With Christmas now well behind us, can Lent be far off? Thanks to the vagaries of the calendar, Lent and Easter will arrive relatively early this year (Ash Wednesday on February 14 and Easter on March 31 respectively). Early or late, however, they remain the centerpiece of the Church’s yearly cycle, as the mysteries they celebrate stand at the center of the Christian life. In a sense, life is the very heart of Easter. As the great Pius Parsch [The Church’s Year of Grace, Volume 2] put it, « Whereas at Christmas Christ manifested Himself primarily as light, He now [at Easter] manifests Himself in the Church and in the soul as life. »
In the old calendar that the Church faithfully used for some 1500 years, today would have been Septuagesima Sunday, the first of three special Sundays – Septuagesima, Sexagesima, and Quinquagesima – that marked off these weeks as a distinctive pre-Lenten season. Those lovely Latin names meant the 70th, the 60th, and the 50th day before Easter. Some 1200+ years ago, Charlemagne (who died on this date in 814) is said to have asked why Sundays that were seven days apart were being numbered as if they were ten days apart. A very good question! But even he, King of the Franks and Western Roman Emperor that he was, couldn’t get an answer to this question! (Arithmetic aside, the supposedly 70-day Septuagesima season was traditionally seen as a symbolic season of exile – analogous to the biblical 70-year Babylonian Exile.)
Septuagesima wasn’t quite Lent, of course. Notably, the traditional Lenten prohibition against the solemnization of marriage did not yet apply until Ash Wednesday, which was why my parents were married 77 years ago on February 15, on what was then the Saturday before Quinquagesima Sunday – the last Saturday before Ash Wednesday.) And, of course, that season coincided with the festive, pre-Lenten Carnival, culminating on Shrove Tuesday/Mardi Gras – a season stereotypically associated with un-Lenten excess and pancakes. (Hence the photo above.)
The Septuagesima season did, however, already share some of Lent’s liturgical features – in particular, purple vestments, no Gloria, and, most notably, no Alleluia. For centuries, the Saturday before Septuagesima was the day when Alleluia was said or sung for the last time at the end of Sunday’s First Vespers, after which it was not heard again until the end of the Easter Vigil service on Holy Saturday morning. In the Middle Ages, the omission of the Alleluia was popularly ritualized by mock funeral rites in which the people, would « bury » the Alleluia (presumably to await its resurrection at Easter). At a time when people’s ordinary lives still somewhat followed and reflected the rhythm of the liturgical seasons, these practices alerted people visually and otherwise that Lent was on its way.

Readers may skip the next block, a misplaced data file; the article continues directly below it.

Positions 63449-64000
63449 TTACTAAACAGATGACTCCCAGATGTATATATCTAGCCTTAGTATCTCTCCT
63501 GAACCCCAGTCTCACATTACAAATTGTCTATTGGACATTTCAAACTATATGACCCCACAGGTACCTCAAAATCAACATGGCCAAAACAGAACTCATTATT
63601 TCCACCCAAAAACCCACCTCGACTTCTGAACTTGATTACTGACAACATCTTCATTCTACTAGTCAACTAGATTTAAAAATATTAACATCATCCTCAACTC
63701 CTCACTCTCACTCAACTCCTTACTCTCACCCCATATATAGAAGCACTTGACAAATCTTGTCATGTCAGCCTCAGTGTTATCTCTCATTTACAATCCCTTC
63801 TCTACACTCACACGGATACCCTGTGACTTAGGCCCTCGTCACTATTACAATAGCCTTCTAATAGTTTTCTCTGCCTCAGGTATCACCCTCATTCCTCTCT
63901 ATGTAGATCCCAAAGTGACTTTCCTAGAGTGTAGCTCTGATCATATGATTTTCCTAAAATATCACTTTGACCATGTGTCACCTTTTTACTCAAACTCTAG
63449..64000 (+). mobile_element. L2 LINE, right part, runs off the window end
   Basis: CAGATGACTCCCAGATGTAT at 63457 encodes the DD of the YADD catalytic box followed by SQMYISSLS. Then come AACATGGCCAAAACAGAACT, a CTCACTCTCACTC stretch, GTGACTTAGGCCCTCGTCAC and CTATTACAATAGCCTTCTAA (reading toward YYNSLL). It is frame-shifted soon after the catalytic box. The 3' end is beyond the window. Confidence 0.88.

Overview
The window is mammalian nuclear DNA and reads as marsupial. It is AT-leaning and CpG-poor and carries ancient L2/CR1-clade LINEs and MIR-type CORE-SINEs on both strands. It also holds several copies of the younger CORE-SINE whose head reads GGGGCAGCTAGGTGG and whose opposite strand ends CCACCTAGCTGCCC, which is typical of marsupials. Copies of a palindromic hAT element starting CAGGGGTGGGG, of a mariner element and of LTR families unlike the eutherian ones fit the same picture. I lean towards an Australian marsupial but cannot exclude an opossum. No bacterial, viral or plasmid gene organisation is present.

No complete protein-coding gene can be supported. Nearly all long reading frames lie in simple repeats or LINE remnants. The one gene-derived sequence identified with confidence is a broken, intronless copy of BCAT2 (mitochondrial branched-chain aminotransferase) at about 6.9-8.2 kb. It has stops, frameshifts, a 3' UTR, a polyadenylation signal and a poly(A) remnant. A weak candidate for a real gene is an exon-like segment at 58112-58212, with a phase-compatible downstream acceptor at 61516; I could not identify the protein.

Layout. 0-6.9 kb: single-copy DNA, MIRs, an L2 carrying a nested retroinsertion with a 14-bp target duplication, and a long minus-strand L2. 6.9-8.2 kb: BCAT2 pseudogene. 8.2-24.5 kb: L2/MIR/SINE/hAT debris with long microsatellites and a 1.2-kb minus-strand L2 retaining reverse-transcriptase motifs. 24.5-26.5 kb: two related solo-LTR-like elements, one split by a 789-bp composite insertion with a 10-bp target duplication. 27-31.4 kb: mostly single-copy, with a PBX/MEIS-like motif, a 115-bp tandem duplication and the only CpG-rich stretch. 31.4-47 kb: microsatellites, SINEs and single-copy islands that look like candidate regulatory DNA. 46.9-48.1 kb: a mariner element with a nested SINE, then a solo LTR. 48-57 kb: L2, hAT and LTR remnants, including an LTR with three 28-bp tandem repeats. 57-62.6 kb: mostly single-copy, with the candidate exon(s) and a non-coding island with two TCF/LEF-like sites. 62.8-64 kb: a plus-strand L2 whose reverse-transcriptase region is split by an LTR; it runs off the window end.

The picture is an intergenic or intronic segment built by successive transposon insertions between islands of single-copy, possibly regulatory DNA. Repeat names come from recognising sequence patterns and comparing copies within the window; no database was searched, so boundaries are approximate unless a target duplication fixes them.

In the current calendar, however, Lent starts suddenly on Ash Wednesday, without any preparatory period. But then, of course, the contemporary Lent lacks the strict fasting that so strongly characterized the traditional Lent. So, perhaps not much preparation is needed now!
In today’s still strangely unending liturgical warfare, there are fanatics who totally disparage the way the Church worshipped for over 1500 years, and others who seem convinced that the Church’s worship reached a state of perfection with the 1568 Breviary and the 1570 Missal, to which any improvement is inconceivable and from which all alteration might as well be a sign of the apocalypse. Both positions are absurd, of course. The problem with trying to stake out a plausible position somewhere in between those extremes, however, is that it requires one to make intelligent judgments about which aspects of the post-Tridentine arrangement it may have been wise for the Church to alter and which it may have been less wise for her to change.
Perhaps the best case to be made for eliminating pre-lent from the calendar was that Septuagesima suffered from an inherent in-betweenness – being a little like Lent but not quite Lent yet. Ambiguity is always a challenge, and the bureaucratic mentality that created the current calendar apparently had very little appreciation for ambiguity.
On the other hand, the three now completely lost Sundays each had a magnificent Mass formulary dating back to Pope Saint Gregory the Great’s time, and their Roman stational churches – St. Lawrence Outside the Walls, St. Paul’s Outside the Walls, St. Peter’s – attested to their importance, particularly in terms of the catechumenate. Perhaps, the desire to homogenize traditional liturgical variations that seems to have motivated so much of the reform may have been misplaced. Maybe more discernment might have separated valuable variations from merely antiquarian customs. Its arithmetic may have been off, but the Septuagesima season was liturgically rich, and those riches are now largely lost forever.
Of course, the liturgy is not a museum-piece. More significant than the loss of a liturgical season is the fact that it hardly matters – that people’s lives no longer reflect the rhythm of the liturgy. In an earlier age, all those visual and other variations in the liturgy aided the community in letting the liturgical seasons facilitate faith’s connection with the rhythms of ordinary life. Today now that that connection has been almost completely severed, even if Septuagesima somehow were to be providentially restored, how much notice would it even get? The real challenge for today is to relearn how to make a connection between faith and ordinary life in our radically unprecedented circumstances.
Image: Pieter Aertsen, “The Pancake Bakery”, 1560.